Please note: there may be some adjustments to the teaching arrangements published in the course catalogue for 2020-21. Given current circumstances related to the Covid-19 pandemic it is anticipated that some usual arrangements for teaching on campus will be modified to ensure the safety and wellbeing of students and staff on campus; further adjustments may also be necessary, or beneficial, during the course of the academic year as national requirements relating to management of the pandemic are revised.

Criminological Perspectives on Security and Globalisation SOCIO5057

  • Academic Session: 2020-21
  • School: School of Social and Political Sciences
  • Credits: 20
  • Level: Level 5 (SCQF level 11)
  • Typically Offered: Semester 2
  • Available to Visiting Students: Yes

Short Description

This course adopts a criminological perspective to explore challenges to global security such as terrorism, radicalisation and counter-terrorism; community safety; population movements; climate issues; resource and energy conflicts; the growth of private security; global poverty; people's interactions with security technology; fear of crime and other late-modern 'anxiety' issues.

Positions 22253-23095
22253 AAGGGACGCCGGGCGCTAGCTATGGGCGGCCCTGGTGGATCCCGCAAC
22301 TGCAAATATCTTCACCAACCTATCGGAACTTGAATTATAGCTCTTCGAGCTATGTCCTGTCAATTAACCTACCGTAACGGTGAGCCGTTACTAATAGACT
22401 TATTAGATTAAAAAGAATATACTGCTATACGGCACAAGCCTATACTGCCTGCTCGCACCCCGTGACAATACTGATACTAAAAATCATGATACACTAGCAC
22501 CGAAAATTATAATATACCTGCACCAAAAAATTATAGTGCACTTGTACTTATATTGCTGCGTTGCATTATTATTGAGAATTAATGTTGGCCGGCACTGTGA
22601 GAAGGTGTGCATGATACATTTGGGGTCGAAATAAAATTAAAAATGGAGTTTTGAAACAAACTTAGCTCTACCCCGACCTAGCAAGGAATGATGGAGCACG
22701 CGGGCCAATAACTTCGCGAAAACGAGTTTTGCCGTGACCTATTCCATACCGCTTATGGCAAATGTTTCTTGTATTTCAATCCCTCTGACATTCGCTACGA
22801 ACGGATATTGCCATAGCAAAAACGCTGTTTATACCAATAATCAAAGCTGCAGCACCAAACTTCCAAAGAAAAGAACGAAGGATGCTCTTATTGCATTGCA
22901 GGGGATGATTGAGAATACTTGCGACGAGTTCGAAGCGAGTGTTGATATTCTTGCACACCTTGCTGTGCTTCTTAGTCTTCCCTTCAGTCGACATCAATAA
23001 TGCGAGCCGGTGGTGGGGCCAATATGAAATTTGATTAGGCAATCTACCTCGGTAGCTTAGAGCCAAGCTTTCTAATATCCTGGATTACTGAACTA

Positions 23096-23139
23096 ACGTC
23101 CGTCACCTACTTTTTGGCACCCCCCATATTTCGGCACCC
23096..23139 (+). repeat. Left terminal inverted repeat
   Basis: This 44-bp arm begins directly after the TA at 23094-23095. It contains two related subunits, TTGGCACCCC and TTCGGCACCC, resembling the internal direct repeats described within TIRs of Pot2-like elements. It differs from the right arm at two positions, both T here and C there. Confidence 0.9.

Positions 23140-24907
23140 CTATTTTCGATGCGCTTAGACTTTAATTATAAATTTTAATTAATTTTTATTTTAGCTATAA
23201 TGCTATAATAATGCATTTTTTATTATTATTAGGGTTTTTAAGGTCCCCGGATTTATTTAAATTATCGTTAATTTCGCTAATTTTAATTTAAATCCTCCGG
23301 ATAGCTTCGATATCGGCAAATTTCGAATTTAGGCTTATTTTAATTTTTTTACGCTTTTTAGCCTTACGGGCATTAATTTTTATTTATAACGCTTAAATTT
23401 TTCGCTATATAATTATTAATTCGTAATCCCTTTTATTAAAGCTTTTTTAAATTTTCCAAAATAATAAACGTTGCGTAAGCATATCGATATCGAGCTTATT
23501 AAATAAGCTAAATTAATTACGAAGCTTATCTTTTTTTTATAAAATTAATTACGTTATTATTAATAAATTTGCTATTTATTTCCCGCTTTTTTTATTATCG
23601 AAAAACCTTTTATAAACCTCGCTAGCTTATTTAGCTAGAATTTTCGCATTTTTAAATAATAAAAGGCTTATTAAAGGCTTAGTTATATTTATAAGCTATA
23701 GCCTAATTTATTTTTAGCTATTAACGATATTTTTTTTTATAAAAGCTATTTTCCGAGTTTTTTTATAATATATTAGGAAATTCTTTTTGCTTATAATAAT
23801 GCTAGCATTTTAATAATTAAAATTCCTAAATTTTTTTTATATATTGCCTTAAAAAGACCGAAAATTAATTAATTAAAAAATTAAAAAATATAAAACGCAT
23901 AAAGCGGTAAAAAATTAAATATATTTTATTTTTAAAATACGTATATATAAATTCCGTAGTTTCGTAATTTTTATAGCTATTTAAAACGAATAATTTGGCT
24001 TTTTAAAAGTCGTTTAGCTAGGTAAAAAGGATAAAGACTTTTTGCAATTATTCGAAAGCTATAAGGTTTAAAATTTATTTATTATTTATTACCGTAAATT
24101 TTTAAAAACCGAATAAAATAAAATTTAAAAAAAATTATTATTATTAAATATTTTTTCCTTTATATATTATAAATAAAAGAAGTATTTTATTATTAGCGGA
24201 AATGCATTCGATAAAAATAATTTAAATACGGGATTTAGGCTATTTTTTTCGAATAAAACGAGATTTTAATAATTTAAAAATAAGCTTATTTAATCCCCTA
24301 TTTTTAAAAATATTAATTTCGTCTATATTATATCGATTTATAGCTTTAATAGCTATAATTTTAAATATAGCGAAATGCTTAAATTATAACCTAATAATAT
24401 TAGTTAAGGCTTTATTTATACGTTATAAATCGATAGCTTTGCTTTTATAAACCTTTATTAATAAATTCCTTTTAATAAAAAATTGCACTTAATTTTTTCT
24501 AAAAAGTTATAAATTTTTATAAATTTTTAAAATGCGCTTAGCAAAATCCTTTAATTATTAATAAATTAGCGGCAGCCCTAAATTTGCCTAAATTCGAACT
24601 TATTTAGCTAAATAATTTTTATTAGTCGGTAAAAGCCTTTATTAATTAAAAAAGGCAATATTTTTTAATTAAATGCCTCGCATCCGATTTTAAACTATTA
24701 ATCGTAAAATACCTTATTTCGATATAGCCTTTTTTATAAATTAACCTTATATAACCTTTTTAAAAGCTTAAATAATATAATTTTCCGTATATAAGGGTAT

Timetable

10 x two-hour sessions

Requirements of Entry

None

Co-requisites

None

Assessment

Assessment will be through coursework which could include essay, class presentation and group work - total 4,000 words.

Course Aims

The course aims to equip students with an advanced knowledge of criminological theory and method as it is applied to social, political and policy issues of security in a global context. In doing so, it focuses particularly on international and transnational responses to security challenges.

Intended Learning Outcomes of Course

By the end of this course students will be able to:

■ Demonstrate understanding of the central concepts and substantive claims of criminological perspectives on security;

■ Demonstrate understanding of how to integrate, synthesize and critique the contributions of relevant theoretical perspectives in the study of crime and security in a global context;

■ Analyse the activities and remit of the state and 'private' security forces that operate outside state boundaries from a criminological perspective;

■ Evaluate the capacity of criminological theory to address social, political and policy issues of security in a global context. 

Minimum Requirement for Award of Credits

Generic regulations apply